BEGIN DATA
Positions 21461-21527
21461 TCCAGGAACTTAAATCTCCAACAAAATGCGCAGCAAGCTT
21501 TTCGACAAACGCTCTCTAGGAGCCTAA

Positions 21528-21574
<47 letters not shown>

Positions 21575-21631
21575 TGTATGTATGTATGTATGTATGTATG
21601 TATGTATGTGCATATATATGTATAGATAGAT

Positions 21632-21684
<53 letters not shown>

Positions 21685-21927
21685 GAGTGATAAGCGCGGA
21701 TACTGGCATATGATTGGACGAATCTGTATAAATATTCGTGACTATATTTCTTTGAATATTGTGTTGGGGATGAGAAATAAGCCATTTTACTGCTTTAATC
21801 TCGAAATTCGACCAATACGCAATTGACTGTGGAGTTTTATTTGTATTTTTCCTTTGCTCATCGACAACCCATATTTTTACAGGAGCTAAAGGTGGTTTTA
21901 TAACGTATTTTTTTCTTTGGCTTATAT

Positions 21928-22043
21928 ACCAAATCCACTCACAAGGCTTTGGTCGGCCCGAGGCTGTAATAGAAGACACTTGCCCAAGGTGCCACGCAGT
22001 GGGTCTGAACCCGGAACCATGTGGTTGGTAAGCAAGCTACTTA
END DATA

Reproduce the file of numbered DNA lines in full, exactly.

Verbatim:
Positions 21461-21527
21461 TCCAGGAACTTAAATCTCCAACAAAATGCGCAGCAAGCTT
21501 TTCGACAAACGCTCTCTAGGAGCCTAA

Positions 21528-21574
<47 letters not shown>

Positions 21575-21631
21575 TGTATGTATGTATGTATGTATGTATG
21601 TATGTATGTGCATATATATGTATAGATAGAT

Positions 21632-21684
<53 letters not shown>

Positions 21685-21927
21685 GAGTGATAAGCGCGGA
21701 TACTGGCATATGATTGGACGAATCTGTATAAATATTCGTGACTATATTTCTTTGAATATTGTGTTGGGGATGAGAAATAAGCCATTTTACTGCTTTAATC
21801 TCGAAATTCGACCAATACGCAATTGACTGTGGAGTTTTATTTGTATTTTTCCTTTGCTCATCGACAACCCATATTTTTACAGGAGCTAAAGGTGGTTTTA
21901 TAACGTATTTTTTTCTTTGGCTTATAT

Positions 21928-22043
21928 ACCAAATCCACTCACAAGGCTTTGGTCGGCCCGAGGCTGTAATAGAAGACACTTGCCCAAGGTGCCACGCAGT
22001 GGGTCTGAACCCGGAACCATGTGGTTGGTAAGCAAGCTACTTA